(1864). The Swedish king also proposed a unification of Denmark, Norway and Sweden into a single united kingdom. The background for the proposal was the tumultuous events during the
Napoleonic Wars The Napoleonic Wars (1803–1815) were a series of major World war, global conflicts pitting the First French Empire, French Empire and its allies, led by Napoleon, Napoleon I, against a fluctuating array of Coalition forces of the Napoleonic W ...
in the beginning of the century. This war resulted in Finland (formerly the eastern third of Sweden) becoming the Russian
Grand Duchy of Finland The Grand Duchy of Finland ( fi, Suomen suuriruhtinaskunta; sv, Storfurstendömet Finland; russian: Великое княжество Финляндское, , alternatively Grand prince, Grand Principality of Finland) was the predecessor state of ...

Grand Duchy of Finland
in 1809 and
Norway Norway, officially the Kingdom of Norway,Names in the official and recognised languages: Bokmål Bokmål (, ; literally "book tongue") is an official written standard for the Norwegian language Norwegian (Norwegian: ''norsk'') is a Nort ...

Norway
(''de jure'' in union with Denmark since 1387, although ''de facto'' treated as a province) becoming independent in 1814, but thereafter swiftly forced to accept a
personal union A personal union is the combination of two or more states State may refer to: Arts, entertainment, and media Literature * ''State Magazine'', a monthly magazine published by the U.S. Department of State * The State (newspaper), ''The Stat ...

personal union
with Sweden. The dependent territories Iceland, the Faroe Islands and Greenland, historically part of Norway, remained with Denmark in accordance with the
Treaty of Kiel The Treaty of Kiel ( da, Kieltraktaten) or Peace of Kiel (Swedish Swedish or ' may refer to: * Anything from or related to Sweden, a country in Northern Europe * Swedish language, a North Germanic language spoken primarily in Sweden and Finland ...
. Sweden and Norway were thus united under the Swedish monarch, but Finland's inclusion in the
Russian Empire The Russian Empire, . commonly referred to as Imperial Russia, was a historical empire that extended across Eurasia and North America from 1721, succeeding the Tsardom of Russia following the Treaty of Nystad that ended the Great Northern War. ...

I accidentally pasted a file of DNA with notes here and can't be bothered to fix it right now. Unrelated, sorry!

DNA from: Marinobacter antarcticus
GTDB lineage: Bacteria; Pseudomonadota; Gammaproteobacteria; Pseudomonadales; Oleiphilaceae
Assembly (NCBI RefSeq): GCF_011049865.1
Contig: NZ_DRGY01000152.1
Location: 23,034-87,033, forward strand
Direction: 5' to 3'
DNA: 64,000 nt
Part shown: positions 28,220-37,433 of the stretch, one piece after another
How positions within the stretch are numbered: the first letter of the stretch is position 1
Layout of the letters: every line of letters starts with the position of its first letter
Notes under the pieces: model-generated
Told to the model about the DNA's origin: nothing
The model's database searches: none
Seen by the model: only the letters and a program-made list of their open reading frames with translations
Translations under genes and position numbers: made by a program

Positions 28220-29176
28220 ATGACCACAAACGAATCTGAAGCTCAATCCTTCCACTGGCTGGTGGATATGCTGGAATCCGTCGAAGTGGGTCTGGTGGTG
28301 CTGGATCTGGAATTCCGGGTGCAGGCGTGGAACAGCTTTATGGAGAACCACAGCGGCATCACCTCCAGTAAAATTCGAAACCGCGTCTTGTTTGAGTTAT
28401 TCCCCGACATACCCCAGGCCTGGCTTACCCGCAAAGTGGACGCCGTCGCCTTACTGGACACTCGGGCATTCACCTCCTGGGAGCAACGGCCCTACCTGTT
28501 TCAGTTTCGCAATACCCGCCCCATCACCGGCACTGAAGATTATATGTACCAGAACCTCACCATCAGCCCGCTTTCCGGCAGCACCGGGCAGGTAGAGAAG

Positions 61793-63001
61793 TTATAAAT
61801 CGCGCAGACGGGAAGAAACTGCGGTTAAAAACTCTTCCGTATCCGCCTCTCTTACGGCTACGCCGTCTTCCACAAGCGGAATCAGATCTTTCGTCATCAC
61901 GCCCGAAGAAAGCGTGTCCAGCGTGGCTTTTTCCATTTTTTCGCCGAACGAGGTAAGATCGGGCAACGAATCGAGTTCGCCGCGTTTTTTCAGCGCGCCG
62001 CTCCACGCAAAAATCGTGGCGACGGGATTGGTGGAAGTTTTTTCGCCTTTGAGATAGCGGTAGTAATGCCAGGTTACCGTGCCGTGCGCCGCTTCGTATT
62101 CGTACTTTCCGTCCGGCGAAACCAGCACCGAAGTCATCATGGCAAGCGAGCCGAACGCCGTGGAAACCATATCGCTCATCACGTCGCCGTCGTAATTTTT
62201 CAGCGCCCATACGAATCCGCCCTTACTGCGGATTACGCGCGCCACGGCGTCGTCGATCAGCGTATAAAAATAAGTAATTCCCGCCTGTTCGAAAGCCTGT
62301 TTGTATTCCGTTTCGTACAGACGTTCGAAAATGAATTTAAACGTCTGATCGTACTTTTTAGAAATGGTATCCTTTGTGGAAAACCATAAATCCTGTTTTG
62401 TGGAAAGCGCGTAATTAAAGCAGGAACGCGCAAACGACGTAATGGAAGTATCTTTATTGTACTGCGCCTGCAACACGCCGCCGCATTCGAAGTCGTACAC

excluded any possibility for a political union between Finland and any of the other Nordic countries. The end of the Scandinavian political movement came when Denmark was denied the military support promised from Sweden and Norway to annex the (Danish)
Duchy A duchy, also called a dukedom, is a medieval In the history of Europe The history of Europe concerns itself with the discovery and collection, the study, organization and presentation and the interpretation of past events and affair ...
of
Schleswig The Duchy of Schleswig ( da, Hertugdømmet Slesvig; german: Herzogtum Schleswig; nds, Hartogdom Sleswig; frr, Härtochduum Slaswik) was a duchy in Southern Jutland () covering the area between about 60 km (35 miles) north and 70 km ( ...
, which together with the (German) Duchy of
Holstein Holstein (; nds, label=Northern Low Saxon, Holsteen; da, Holsten; Latin and historical en, Holsatia, italic=yes) is the region between the rivers Elbe and Eider (river), Eider. It is the southern half of Schleswig-Holstein, the northernmost S ...
had been in
personal union A personal union is the combination of two or more states State may refer to: Arts, entertainment, and media Literature * ''State Magazine'', a monthly magazine published by the U.S. Department of State * The State (newspaper), ''The Stat ...

personal union
with Denmark. The Second war of Schleswig followed in 1864, a brief but disastrous war between Denmark and
Prussia Prussia, , Old Prussian Distribution of the Baltic tribes, circa 1200 CE (boundaries are approximate). Old Prussian was a Western Baltic language belonging to the Balto-Slavic branch of the Indo-European languages The Indo-Europ ...

Prussia
(supported by Austria).
Schleswig-Holstein Schleswig-Holstein () is the northernmost of the 16 states of Germany The Federal Republic of Germany ) , image_map = , map_caption = , map_width = 250px , capital = Berlin , coordinates = , largest_city = capital , la ...

Schleswig-Holstein
was conquered by Prussia and after Prussia's success in the